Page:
A Look at Tacoma Plays We’re Most Looking Forward to This Autumn

by Adam McKinney

Ahh, can you smell that? We’ve emerged from the oppressive heat of summer and into the fragrant breeze of fall, and with it, the return of the South Sound’s embarrassment of theatrical riches. With so much quality work set to take to the stage in Tacoma and Lakewood over the next few months, the choices can be a little daunting. In the interest of narrowing things down, here are a few productions we’ve got our eyes on.


Sep. 15 – Oct. 8

Josh Wingerter, Ceili Caruso, Stefanie Van Rafelghem, Annika Peterson, Karley Koepnick, Christina Michalk, Krista Lofgren. Photo by Kat Dollarhide.

It’s truly bittersweet how pointed and relevant Cabaret remains, nearly 60 years after it debuted, and close to 100 years after the time it depicts. The story of a nightclub in 1930s Berlin, and the performers and hangers-on that inhabit it, positively vibrates with a sense of dread, as the creeping rise of fascism swells beneath every scene. Darkly funny, deeply melancholy, at times disquieting, and with wonderful songs along the way, Cabaret is one of the defining musicals of the modern era — and there’s still time to catch it before it leaves Tacoma Musical Playhouse!

Tacoma Musical Playhouse
Times and tickets can be found at tmp.org

The Thanksgiving Play

Oct. 12 – Nov. 5

The Thanksgiving Play sure sounds like a breath of fresh air for this time of year. This razor-sharp satire by Larissa FastHorse made its Broadway debut just this year, and it tackles not only the fat, walloping lies of American history, but also the ways in which well-meaning people still manage to screw up representing the story right. At a time in which most of us have long moved past believing the Thanksgiving story we learned in grade school, The Thanksgiving Play offers us a chance to dig a little deeper.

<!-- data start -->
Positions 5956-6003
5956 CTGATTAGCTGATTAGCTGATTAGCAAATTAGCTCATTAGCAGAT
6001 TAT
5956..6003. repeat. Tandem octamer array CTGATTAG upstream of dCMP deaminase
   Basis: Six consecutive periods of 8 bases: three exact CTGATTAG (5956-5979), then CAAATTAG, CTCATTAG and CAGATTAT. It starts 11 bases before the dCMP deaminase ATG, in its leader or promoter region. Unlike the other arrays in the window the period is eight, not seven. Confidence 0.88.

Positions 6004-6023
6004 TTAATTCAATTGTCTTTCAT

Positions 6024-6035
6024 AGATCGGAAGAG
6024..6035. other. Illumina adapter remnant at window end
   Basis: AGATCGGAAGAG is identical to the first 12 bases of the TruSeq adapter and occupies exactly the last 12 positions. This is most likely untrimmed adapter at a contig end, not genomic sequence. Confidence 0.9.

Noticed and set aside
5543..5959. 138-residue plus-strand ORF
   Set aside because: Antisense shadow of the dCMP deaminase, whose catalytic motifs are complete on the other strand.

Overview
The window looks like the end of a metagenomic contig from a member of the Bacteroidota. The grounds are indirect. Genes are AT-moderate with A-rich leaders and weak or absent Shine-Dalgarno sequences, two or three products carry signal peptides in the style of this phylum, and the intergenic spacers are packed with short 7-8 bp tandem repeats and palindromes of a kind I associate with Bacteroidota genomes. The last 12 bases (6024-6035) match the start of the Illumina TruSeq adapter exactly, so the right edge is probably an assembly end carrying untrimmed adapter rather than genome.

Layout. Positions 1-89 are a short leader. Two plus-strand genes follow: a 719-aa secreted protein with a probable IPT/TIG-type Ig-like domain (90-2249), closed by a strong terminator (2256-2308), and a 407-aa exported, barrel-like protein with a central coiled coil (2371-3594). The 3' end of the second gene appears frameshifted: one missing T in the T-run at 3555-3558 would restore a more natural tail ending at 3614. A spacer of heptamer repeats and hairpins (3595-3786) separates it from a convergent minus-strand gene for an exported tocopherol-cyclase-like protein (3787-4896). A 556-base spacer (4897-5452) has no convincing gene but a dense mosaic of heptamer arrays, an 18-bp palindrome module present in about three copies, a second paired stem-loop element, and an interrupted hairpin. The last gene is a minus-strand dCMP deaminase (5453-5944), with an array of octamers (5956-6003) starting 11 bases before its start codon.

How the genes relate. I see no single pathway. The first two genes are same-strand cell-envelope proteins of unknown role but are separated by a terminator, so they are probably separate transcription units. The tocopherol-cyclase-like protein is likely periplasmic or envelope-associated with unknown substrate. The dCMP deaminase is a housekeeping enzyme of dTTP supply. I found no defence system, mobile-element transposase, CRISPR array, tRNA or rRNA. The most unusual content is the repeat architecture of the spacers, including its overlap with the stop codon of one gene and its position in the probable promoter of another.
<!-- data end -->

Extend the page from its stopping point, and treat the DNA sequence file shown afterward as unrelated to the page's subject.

Tacoma Armory Roosevelt Room
Times and tickets can be found at tacomaartslive.org


Oct. 20 – Nov. 5

Stephen King’s classic story of celebrity obsession also carries a bit of relevance with it, although today a crazed fan of, say, George R.R. Martin is probably just satisfied to angrily tweet at him to get back to writing, rather than kidnapping him. Although Misery began life as a novel, before Kathy Bates and James Caan brought it to the big screen, its intimate setting and largely two-person cast makes it an ideal choice to adapt to the stage. As with other productions put on in the shadow of an iconic performance, it’ll be interesting to see how Tacoma Little Theatre handles the character of Annie Wilkes, finding a new take that strays from Bates’ Oscar-winning portrayal.

Tacoma Little Theatre
Times and tickets can be found at tacomalittletheatre.com


Oct. 27 – Nov. 9

In 1899, a ship known as the Andelana was anchored in the Tacoma harbor, when it mysteriously sank, leaving no survivors. How did it sink, and why, and could supernatural forces have been responsible? This is all we know about Andelana, a new play from Tacoma playwright Roger Iverson, that mixes a true piece of Tacoma history with some spooky flourishes. It seems like a promising bit of historical fiction for the Halloween season, and it’s always great to support new and local works like this one.

The Dukesbay Theater
Times and tickets can be found at dukesbay.org

The Seafarer

Dec. 1 – Dec. 17

Connor McPherson’s 2006 play The Seafarer is a crackling bit of familial drama and black comedy, praised for its blending of modern and classical Irish theater. The story of a sober drunk and his newly blind brother nudges into magical realism as a game of poker goes to unexpected places on a momentous Christmas Eve. McPherson’s plays have a unique rhythm to them, even as they toy with old storytelling tropes, and The Seafarer might be his best.

Lakewood Playhouse
Times and tickets can be found at lakewoodplayhouse.org

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